The False One eBook

This eBook from the Gutenberg Project consists of approximately 64 pages of information about The False One.
his eye, And saw how Faulcon-like it towr’d, and flew Upon the wealthy Quarry:  how round it mark’d it:  I observ’d his words, and to what it tended; How greedily he ask’d from whence it came, And what Commerce we held for such abundance:  The shew of Nilus, how he laboured at To find the secret wayes the Song delivered.
Ach. He never smil’d, I noted, at the pleasures, But fixt his constant eyes upon the treasure; I do not think his ears had so much leisure After the wealth appear’d, to hear the Musique?  Most sure he has not slept since, his mind’s troubled With objects that would make their own still labour.

  Pho. Your Sister he ne’re gaz’d on:  that’s a main note,
  The prime beauty of the world had no power over him.

  Ach. Where was his mind the whilst?

Pho. Where was your carefulness To shew an armed thief the way to rob ye?  Nay, would you give him this, ’twill excite him To seek the rest.  Ambition feels no gift, Nor knows no bounds, indeed ye have done most weakly.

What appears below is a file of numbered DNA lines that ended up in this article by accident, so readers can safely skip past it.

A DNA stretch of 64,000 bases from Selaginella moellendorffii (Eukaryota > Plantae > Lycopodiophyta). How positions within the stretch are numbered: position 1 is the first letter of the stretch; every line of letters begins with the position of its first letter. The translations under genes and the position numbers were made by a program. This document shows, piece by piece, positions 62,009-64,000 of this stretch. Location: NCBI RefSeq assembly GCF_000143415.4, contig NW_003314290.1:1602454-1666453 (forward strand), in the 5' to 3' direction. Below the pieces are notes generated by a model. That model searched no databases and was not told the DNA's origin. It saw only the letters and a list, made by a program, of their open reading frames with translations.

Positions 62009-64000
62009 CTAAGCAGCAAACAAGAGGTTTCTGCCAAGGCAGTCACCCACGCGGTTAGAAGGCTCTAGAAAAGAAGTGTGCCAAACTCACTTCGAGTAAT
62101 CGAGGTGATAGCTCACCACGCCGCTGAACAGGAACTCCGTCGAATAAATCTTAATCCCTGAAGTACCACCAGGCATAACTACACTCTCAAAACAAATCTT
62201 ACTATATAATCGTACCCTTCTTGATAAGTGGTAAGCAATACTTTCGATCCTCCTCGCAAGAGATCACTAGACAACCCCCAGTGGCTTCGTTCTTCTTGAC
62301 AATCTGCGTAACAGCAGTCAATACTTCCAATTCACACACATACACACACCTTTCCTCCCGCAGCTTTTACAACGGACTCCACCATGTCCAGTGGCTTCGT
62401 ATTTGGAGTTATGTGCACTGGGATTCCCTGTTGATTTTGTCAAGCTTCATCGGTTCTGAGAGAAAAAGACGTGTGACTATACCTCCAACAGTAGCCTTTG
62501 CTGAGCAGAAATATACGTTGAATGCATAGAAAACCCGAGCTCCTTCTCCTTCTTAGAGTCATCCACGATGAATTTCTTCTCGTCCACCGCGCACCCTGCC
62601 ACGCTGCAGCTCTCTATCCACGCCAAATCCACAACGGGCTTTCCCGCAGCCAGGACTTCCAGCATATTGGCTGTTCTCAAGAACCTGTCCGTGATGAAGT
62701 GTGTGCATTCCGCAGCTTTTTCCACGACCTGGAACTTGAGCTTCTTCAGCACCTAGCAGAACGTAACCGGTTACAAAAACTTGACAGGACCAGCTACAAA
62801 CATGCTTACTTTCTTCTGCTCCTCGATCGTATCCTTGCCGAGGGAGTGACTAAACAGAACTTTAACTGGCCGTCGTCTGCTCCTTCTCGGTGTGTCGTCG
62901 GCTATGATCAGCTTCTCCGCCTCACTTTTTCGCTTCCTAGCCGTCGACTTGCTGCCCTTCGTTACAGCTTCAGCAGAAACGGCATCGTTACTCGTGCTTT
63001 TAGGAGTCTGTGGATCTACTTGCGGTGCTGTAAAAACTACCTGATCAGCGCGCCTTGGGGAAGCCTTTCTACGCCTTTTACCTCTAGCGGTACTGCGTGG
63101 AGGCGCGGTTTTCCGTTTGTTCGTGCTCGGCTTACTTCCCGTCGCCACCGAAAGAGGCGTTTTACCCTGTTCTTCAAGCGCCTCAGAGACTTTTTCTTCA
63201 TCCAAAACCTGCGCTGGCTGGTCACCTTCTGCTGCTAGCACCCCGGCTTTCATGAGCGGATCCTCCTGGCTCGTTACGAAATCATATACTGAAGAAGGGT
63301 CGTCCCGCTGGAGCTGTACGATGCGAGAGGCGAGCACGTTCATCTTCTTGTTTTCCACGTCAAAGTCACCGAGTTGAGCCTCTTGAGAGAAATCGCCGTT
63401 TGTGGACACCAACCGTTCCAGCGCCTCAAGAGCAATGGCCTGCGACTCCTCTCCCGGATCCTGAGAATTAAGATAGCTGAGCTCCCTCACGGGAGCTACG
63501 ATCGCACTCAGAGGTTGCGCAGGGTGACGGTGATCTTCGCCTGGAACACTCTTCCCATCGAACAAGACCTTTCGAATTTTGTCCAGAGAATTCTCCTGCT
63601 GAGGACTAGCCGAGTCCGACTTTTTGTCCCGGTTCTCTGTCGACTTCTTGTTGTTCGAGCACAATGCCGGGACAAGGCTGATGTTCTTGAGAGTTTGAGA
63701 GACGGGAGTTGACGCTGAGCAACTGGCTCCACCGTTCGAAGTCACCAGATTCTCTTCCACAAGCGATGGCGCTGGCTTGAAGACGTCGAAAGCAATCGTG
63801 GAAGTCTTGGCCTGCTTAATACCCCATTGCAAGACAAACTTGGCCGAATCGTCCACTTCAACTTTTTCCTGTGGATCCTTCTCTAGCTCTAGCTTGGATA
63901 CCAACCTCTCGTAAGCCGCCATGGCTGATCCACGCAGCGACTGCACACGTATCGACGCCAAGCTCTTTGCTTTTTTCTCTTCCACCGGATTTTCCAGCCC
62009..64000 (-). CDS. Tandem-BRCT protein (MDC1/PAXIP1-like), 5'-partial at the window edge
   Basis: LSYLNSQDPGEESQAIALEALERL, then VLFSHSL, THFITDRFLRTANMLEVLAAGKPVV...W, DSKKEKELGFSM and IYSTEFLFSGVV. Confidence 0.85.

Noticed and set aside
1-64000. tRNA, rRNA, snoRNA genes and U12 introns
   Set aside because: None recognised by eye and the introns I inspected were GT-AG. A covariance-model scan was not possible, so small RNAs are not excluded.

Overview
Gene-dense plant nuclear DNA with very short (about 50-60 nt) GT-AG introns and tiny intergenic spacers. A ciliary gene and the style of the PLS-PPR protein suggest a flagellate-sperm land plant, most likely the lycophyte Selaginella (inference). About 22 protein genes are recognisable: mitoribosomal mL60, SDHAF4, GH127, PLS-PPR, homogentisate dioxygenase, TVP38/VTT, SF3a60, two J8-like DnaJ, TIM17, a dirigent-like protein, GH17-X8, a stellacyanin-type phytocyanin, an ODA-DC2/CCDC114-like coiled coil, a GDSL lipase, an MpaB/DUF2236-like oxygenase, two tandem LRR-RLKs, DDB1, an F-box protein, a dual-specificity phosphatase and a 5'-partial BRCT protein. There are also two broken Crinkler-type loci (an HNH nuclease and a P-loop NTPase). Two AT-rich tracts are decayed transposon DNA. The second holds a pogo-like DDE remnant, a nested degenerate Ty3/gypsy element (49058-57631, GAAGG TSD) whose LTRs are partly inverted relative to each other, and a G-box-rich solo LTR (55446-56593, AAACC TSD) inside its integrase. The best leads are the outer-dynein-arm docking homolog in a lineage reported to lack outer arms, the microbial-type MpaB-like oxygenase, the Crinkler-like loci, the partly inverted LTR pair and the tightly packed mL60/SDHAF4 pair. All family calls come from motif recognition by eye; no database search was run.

Ptol. Can I be too kind to my noble friend?

Pho. To be unkind unto your noble self, but savours Of indiscretion, and your friend has found it.  Had ye been train’d up in the wants and miseries A souldier marches through, and known his temperance In offer’d courtesies, you would have made A wiser Master of your own, and stronger.

  Ptol. Why, should I give him all, he would return it: 
  ’Tis more to him, to make Kings.

Pho. Pray be wiser, And trust not with your lost wealth, your lov’d liberty.  To be a King still at your own discretion Is like a King; to be at his, a vassail.  Now take good counsel, or no more take to ye The freedom of a Prince.
Achil. ’Twill be too late else:  For, since the Masque, he sent three of his Captains (Ambitious as himself) to view again The glory of your wealth.

  Pho. The next himself comes,
  Not staying for your courtesie, and takes it.

  Ptol. What counsel, my Achoreus?

  Ach. I’le goe pray Sir,
  (For that is best counsel now) the gods may help ye. [Ex.

  Pho. I found ye out a way but ’twas not credited,
  A most secure way:  whither will ye flye now?

  Achil. For when your wealth is gone, your power must follow.

  Pho. And that diminisht also, what’s your life worth? 
  Who would regard it?

  Ptol. You say true.

Achil. What eye Will look upon King Ptolomy? if they do look, It must be in scorn:  For a poor King is a monster; What ear remember ye? ’twill be then a courtesie (A noble one) to take your life too from ye:  But if reserv’d, you stand to fill a victory, As who knows Conquerours minds? though outwardly They bear fair streams.  O Sir, does this not shake ye?  If to be honyed on to these afflictions—­

  Ptol. I never will:  I was a Fool.

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The False One from Project Gutenberg. Public domain.
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